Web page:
Monday, March 20, 2006

March of the sophists

Writing in Time Magazine, James Graff does more than the monthly’s circumspect and distant coverage of the student movement for national mediocrity, the opposition to the CPE.


«The young — those most in need of a leg up — heaped scorn on a law intended to help them. Serbian-born Zeljko Stojanovic, 19, joined the march with fellow high school students of foreign origin from the Parisian suburb of Saint-Denis. "They want to close off immigration and doom young people to the lousy jobs nobody else will take," said Stojanovic, who wants to be an auto mechanic. "We're the ones who'll suffer if the bosses can just fire people without cause." Privileged university students saw matters no differently. Said Florian Louis, 22, a history student at the prestigious L'Ecole des Hautes Etudes en Sciences Sociales: "Maybe you can talk about labor flexibility in England or America, where there are lots of jobs. But not here. France wants no part in a race to the bottom." Neither young man seemed to understand how labor flexibility created those jobs in Britain or the U.S., underscoring the failure of the government to make a persuasive case for its policies.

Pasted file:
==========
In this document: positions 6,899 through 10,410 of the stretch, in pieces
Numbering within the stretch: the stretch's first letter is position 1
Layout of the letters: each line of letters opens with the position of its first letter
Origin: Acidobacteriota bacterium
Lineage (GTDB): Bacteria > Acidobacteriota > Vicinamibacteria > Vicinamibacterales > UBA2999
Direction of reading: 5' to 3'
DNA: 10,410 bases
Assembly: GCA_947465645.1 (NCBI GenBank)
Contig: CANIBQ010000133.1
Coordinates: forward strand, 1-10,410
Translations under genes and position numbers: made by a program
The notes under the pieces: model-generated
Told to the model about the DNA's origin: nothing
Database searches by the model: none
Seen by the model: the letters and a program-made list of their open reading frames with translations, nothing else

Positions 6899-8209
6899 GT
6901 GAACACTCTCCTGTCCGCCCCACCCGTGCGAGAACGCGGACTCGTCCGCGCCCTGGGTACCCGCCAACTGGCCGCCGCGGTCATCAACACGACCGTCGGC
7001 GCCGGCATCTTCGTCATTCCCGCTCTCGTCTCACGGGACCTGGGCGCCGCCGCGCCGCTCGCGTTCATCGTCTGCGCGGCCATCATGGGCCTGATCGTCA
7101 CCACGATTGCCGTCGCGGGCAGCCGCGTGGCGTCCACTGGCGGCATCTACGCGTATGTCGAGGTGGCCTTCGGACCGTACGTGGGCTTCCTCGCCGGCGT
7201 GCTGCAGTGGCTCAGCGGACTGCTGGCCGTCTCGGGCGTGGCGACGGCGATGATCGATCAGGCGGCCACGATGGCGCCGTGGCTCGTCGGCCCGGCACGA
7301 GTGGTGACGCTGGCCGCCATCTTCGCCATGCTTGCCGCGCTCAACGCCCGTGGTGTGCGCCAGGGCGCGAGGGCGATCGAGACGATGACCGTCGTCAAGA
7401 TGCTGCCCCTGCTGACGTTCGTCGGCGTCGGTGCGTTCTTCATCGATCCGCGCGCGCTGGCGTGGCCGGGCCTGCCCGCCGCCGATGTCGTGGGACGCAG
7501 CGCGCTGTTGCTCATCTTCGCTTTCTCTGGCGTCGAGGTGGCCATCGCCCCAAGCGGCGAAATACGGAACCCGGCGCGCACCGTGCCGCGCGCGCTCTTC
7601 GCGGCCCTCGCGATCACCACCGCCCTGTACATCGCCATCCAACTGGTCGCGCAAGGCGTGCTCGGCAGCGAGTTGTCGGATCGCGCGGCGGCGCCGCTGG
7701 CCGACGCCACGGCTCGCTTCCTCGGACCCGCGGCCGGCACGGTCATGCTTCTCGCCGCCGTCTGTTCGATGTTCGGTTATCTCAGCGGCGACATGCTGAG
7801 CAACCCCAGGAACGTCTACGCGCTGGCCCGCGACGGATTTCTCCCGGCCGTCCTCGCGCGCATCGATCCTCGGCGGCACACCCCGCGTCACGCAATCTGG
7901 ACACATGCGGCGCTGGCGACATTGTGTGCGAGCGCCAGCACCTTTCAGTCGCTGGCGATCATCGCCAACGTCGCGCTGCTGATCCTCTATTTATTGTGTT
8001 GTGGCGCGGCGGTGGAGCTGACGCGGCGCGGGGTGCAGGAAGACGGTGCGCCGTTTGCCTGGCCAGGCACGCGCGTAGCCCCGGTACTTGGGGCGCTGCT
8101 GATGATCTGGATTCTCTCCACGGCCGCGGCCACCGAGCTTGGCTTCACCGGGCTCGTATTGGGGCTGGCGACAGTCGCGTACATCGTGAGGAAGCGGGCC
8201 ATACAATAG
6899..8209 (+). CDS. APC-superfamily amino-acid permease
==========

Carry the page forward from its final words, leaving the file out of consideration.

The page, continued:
[ . . . ]

But dumping an unpopular policy would leave the larger problem unanswered: How to modernize France? Jobs will not spring magically into being if the hated employment law is abandoned. Eventually, structural reforms will be needed to transform France's prospects — »

Graff quotes André Glucksmann who himself seems to be recycling a "class theory" concept which is so dated, it could only apply to a European nation-state:
«"Every generation we have a war, a revolt or a revolution," he says. "That's how we recycle our élite." Rising to the top of preliminary polls for the presidency are politicians who propose new ways of doing business: Sarkozy, who talks of a "rupture from the policies of the last 30 years," and Socialist Ségolène Royal, who has scandalized her party leadership by praising Tony Blair's pragmatic market policies. They'll hear none of that at the Sorbonne these days. But for all the fury last week, even France can't resist the winds of change forever.»

Just in the past hours a general strike has been called. The cleptocracy smells blood and wants no part of modernity in spite of the obvious harm it will do to their own social model: the whacky commune will be disbanded due to poverty. Not just a material one, but from a dearth of functioning ideas of how a society can positively sustain itself.
(Photo credit: 20 minutes)

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